Archive for the ‘social movements’ Category
I got the following announcement from Arizona State about a conference on humanities and movements, diffusion, and culture – “Transforming Contagion.” Interesting stuff for those interested in cultural studies, history, and American studies. Here’s the link and a clip from the announcement:
Call for Papers
Symposium: “Transforming Contagion”
Location: Arizona State University’s West campus (Phoenix, AZ)
Date: Friday, October 23, 2015
We invite proposals for an exciting and provocative symposium on the topic of Transforming Contagion. This transdisciplinary and transhistorical symposium aims to explore contagion in its broadest sense by including perspectives about the spread, transmission, and modalities of contagion, and how contagion has been variously defined, imagined, and subjected to regulation and/or exploitation. By “contagion,” we do not necessarily mean only that which occurs in the body or within the framework of embodiment, but also contagions rooted in the literary, psychological, moral, educational, or political. We thus invite papers from any historical period or methodological approach that consider the complicated topic of contagion. Further, we invite papers that postulate how contagion itself might be transformed, deployed as a model for propagating revolutionary ideas, feelings, and beliefs, or utilized as a lens through which we can understand and critique our social and material world. We particularly invite papers that are radical, creative, feminist, boundary-smashing, intersectional, politically relevant, and wildly interdisciplinary.
Check it out.
Hi everyone! Thanks to Katherine for inviting me back to blog a bit on Do-It-Yourself Democracy, Democratizing Inequalities, and other projects on my plate. I promise I won’t bring up federal agency mascots this time.
A little bit about me:
My #sociologicaldesk is currently covered in okra and tomato seedlings but my couch has books on it. My research interests lie at the intersection of movements, business, and democracy in American political development– otherwise known as “how did we get here?” For the purposes of orgtheory folks, I’m interested in politics and culture in organizations, especially the folks left holding the bag when organizational ideals meet everyday realities.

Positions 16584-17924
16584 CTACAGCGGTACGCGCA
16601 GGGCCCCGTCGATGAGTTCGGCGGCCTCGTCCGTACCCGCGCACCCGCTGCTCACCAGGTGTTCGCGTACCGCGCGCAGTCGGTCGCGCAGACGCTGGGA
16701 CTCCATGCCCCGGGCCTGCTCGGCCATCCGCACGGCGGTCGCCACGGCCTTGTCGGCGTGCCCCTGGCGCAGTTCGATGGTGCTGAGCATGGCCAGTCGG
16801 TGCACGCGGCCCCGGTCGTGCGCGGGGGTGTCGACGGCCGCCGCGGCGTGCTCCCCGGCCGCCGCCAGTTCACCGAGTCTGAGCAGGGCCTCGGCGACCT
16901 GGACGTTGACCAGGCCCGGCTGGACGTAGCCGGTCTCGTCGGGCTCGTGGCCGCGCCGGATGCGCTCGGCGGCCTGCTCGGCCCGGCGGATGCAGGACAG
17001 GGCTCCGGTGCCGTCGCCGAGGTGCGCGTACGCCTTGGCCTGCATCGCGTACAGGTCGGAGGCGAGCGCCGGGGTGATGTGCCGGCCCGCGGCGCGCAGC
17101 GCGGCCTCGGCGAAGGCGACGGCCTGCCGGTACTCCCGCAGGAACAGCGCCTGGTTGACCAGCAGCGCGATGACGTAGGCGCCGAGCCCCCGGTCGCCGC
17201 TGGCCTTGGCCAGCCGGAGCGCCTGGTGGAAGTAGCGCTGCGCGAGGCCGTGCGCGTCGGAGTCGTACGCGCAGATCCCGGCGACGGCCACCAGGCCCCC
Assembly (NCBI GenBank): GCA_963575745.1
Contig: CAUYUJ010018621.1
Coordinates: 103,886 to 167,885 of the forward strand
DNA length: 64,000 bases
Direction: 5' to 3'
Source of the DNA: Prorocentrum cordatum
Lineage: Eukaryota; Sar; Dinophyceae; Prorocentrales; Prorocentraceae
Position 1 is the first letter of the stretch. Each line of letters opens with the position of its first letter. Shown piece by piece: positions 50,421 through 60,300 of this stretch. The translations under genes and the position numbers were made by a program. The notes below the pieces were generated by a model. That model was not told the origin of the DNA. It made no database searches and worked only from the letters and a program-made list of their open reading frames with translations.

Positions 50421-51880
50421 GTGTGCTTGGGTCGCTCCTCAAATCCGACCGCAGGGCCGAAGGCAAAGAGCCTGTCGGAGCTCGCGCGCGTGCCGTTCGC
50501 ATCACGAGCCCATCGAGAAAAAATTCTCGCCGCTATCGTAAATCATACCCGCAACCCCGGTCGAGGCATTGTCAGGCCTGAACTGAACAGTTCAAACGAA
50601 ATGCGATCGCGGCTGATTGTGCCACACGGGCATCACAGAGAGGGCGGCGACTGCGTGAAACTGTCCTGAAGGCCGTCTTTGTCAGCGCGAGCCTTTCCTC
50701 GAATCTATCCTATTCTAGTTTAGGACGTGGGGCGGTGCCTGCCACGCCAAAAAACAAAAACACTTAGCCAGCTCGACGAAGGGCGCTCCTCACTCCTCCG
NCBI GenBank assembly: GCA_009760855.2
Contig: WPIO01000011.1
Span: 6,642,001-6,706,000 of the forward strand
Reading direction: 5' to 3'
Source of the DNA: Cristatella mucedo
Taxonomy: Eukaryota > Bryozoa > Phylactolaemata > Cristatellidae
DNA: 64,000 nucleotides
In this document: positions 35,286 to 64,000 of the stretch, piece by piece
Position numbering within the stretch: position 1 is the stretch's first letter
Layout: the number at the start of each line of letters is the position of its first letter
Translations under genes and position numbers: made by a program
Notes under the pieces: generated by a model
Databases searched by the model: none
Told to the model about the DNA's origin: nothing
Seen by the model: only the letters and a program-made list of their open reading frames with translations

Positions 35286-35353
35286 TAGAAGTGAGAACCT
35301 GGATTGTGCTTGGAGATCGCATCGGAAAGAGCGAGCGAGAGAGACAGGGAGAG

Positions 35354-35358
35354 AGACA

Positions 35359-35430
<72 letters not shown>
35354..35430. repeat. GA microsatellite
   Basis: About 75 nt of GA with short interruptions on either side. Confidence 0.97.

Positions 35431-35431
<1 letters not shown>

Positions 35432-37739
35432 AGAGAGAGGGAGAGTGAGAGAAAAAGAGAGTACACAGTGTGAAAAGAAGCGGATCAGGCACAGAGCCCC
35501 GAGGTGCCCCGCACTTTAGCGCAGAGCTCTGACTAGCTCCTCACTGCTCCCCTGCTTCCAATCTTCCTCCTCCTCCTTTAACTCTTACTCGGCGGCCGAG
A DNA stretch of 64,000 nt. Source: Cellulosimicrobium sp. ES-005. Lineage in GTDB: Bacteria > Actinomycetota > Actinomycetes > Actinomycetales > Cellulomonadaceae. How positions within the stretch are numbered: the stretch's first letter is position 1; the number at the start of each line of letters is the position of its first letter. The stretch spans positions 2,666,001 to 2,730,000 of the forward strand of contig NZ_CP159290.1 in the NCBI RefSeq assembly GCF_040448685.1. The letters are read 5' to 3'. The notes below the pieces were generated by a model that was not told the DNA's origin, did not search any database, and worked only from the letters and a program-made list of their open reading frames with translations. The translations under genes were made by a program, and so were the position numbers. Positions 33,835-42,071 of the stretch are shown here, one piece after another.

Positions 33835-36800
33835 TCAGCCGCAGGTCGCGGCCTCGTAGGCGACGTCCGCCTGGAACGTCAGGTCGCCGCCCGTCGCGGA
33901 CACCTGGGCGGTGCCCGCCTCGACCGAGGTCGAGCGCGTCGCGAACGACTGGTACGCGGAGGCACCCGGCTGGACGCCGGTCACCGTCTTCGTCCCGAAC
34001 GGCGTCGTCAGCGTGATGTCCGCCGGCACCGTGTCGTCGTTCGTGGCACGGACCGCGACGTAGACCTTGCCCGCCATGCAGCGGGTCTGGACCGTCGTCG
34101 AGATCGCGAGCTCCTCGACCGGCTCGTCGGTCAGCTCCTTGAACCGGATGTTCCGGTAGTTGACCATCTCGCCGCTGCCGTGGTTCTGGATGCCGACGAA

In Do-It-Yourself Democracy, I study the growing field of public engagement consultants. This book and my edited volume with Edward Walker and Michael McQuarrie focus on the causes and consequences of the dramatic expansion of participation in organizations during a time of increasing inequality. My new project focuses on civic engagement initiatives in higher education. Side interests include the use of art in organizations and movements. Sometimes these interests all come together.
As someone who studies the “new public participation,” I’d be remiss if I didn’t ask readers at the start what intrigues you about the forms participation takes today, whether in electoral campaigning, workplaces, health care, houses of worship, or community groups? What memorable experiences have you had in engagement facilitated from the top down, whether inside or outside of higher education, online or off? “Join the discussion!” and “Have your say!” below. Or, as Hillary said a campaign ago, “Let the conversation begin!“
Mobilizing Ideas has a month long discussion about dig data and movement research. From Part I:
- Benjamin Lind
- Laura Nelson
- Austin-Choy Fitzpatrick
- Zachary C. Steinert Threlkeld
- Alex “The Roller” Hanna
- Thomas Elliot